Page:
Total lactic acid bacteria were calculated by the pour plate method (Irianto, 2010). A total of 1 mL of egg albumen sample diluted in 9 mL of sterile 0.86% BPW (Buffer Peptone Water, CM0509. OXOID, Ltd., Basingstoke Hampshire, England) and homogenized using a tube shaker. A series of dilutions from [10.sup.-1] to [10.sup.-7] were prepared using a sterile solution of 0.86% BPW. Each dilution was plated in a petri dish containing agar (Nutrient Agar, 500 g CM0003 OXOID, Ltd., Basingstoke Hampshire, England) and incubated at 37[degrees]C for 24 hours. Calculation of total bacteria was determined on the petri dish where the number of colonies ranged from 25 to 250. Total bacterial testing performed was 5 replicates/treatment.

Measurement of pH

The pH was measured by using a pH meter (Schott Instrument Lab 850, D-55122, Mainz, Germany). The egg albumen samples were measured without dilution (AOAC, 1984) by placing electrode in the sample. Before the pH was measured, the pH meter was calibrated with buffers used to buffer pH 4 and pH 7.

Total acid analysis

Measurement of total acid was conducted by titration method (AOAC, 1984). Ten milliliters of suspension plus three drops of phenolphthalein indicator were mixed then titrated with 0.1 N NaOH solution. The total acid titration was calculated by the formula: total acid (%) = (mL NaOH x N NaOH x 1/10 x 90) / mL sample.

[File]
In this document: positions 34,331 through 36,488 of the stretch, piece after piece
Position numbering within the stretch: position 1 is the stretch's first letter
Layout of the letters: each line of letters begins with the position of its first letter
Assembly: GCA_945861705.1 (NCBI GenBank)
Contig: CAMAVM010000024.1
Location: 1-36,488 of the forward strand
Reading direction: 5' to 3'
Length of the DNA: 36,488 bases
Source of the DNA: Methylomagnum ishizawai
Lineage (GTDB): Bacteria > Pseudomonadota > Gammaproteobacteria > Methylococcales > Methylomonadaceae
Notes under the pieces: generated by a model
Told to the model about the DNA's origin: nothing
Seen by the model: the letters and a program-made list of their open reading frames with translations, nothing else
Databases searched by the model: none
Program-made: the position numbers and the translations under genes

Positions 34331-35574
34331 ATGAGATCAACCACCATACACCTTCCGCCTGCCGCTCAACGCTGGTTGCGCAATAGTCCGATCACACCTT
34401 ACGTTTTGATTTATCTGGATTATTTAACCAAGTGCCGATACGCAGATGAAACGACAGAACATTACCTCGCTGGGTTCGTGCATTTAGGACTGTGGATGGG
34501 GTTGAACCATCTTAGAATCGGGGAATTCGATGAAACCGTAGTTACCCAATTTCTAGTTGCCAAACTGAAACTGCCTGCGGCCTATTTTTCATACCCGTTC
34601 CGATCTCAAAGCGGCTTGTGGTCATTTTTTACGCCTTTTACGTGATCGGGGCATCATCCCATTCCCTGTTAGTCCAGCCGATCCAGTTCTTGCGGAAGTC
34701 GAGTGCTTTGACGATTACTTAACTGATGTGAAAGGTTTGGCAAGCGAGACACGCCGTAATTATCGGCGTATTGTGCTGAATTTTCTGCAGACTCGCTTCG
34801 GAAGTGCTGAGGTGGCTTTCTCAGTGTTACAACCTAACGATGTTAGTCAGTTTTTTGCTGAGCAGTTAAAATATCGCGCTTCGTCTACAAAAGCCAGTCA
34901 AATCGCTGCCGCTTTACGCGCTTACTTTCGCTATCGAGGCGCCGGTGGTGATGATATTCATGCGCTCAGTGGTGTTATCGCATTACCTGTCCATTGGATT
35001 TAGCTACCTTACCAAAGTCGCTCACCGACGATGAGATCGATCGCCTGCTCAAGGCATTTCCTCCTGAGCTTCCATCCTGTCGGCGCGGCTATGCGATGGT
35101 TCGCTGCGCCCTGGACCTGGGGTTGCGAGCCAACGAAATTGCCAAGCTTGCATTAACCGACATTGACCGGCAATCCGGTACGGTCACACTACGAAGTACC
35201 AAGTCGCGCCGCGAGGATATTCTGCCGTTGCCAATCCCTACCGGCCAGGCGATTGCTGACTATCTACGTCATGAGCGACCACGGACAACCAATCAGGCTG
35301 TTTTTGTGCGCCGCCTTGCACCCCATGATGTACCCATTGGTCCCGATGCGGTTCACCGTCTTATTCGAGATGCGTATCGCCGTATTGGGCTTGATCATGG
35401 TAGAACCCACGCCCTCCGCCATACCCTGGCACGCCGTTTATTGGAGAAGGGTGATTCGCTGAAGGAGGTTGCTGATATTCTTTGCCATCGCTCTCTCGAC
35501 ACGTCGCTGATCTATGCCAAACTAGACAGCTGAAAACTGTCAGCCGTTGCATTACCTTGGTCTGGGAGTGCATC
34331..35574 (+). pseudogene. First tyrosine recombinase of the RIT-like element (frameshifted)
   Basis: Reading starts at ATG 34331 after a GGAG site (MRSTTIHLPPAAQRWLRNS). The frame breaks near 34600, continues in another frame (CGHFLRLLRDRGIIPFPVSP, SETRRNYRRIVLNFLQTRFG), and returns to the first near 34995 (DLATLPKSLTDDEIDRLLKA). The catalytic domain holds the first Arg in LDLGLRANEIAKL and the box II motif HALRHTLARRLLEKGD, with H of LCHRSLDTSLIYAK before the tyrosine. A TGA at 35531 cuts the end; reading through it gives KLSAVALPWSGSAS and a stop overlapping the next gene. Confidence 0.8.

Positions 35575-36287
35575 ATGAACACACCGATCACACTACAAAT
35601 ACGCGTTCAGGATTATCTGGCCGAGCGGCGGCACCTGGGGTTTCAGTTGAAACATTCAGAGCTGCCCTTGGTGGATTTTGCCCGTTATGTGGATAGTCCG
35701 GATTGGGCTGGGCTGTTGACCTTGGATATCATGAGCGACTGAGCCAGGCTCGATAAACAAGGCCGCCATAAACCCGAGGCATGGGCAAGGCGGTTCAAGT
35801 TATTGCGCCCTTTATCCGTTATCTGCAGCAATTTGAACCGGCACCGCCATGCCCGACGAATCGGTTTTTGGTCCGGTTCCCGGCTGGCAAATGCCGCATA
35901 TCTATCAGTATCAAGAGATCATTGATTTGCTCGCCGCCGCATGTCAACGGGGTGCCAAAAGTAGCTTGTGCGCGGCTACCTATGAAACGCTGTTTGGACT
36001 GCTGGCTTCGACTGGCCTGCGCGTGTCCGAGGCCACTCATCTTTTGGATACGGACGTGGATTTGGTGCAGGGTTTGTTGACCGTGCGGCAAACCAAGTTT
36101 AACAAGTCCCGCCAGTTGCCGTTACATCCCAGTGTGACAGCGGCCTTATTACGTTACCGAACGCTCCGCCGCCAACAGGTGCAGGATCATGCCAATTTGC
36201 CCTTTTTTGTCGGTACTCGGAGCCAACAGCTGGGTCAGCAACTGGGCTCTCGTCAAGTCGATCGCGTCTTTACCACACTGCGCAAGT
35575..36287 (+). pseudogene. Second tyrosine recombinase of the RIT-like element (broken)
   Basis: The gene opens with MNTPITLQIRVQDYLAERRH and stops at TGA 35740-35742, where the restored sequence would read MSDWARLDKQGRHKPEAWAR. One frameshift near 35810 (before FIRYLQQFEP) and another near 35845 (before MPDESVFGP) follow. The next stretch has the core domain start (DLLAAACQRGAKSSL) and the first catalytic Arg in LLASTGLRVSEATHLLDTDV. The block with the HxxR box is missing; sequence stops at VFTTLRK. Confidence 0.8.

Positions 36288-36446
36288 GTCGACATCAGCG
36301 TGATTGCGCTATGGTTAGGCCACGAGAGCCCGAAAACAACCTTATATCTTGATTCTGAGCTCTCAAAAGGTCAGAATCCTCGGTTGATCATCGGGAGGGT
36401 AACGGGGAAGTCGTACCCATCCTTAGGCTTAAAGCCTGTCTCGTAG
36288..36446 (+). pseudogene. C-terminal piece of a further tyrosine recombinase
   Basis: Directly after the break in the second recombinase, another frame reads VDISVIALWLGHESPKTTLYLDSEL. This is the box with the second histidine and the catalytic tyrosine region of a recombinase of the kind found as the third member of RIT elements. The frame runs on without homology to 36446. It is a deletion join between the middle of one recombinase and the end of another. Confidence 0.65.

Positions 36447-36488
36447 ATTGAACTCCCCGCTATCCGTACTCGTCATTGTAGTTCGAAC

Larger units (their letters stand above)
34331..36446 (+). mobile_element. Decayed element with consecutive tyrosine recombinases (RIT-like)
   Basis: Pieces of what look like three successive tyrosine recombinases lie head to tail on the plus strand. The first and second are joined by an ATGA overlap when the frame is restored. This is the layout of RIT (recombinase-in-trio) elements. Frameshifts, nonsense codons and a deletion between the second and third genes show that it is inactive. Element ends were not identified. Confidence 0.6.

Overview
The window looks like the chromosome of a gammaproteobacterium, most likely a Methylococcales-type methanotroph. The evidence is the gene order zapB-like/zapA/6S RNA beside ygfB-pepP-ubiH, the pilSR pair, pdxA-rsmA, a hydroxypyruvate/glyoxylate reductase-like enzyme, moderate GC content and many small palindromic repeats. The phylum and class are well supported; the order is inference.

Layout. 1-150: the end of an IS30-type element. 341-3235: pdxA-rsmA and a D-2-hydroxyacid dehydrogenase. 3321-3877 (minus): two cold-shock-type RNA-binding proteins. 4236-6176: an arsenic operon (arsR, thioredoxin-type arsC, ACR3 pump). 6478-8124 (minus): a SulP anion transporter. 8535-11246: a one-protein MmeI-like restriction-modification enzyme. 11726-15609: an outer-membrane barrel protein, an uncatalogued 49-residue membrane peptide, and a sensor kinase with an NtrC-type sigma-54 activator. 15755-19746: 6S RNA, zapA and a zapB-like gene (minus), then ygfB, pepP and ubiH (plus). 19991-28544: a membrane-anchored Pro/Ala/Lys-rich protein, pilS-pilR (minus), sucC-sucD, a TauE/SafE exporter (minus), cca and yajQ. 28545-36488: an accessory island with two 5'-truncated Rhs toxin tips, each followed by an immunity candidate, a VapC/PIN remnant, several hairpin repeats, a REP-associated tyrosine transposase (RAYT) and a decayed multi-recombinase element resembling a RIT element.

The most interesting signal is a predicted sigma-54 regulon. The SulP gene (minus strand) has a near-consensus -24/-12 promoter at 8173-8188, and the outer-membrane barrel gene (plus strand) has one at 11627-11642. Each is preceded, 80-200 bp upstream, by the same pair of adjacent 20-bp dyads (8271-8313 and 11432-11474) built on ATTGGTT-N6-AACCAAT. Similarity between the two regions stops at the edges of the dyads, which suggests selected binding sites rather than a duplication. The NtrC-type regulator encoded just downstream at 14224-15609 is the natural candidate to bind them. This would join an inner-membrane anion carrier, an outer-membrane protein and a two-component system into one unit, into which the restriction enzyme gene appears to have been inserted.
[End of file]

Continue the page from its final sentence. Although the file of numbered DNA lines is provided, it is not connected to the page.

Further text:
Dissolved protein analysis

A total of 0.1 mL of trichloroacetic acid-soluble extract sample was added 3.9 mL of distilled water, and as much as 5.5 mL Lowry reagent was added. The mixture was homogenized with a centrifuge (Type MX-305, Tomy Seiko, Co. Ltd., Tokyo, Japan) and incubated at room temperature for 10 minutes. Then 0.5 mL of Folin reagent was added and incubated at room temperature for 30 minutes, until the blue color was formed. Subsequently, the sample absorbance was measured at a wavelength of 600 nm. A solution of Bovine Serum Albumin (Product D0024 50 g, Bio Basic Canada Inc., Markhan Ontario, Canada) was used as a standard solution (Wikandari et al., 2011).

Analysis of angiotensin I-converting enzyme-inhibitor activity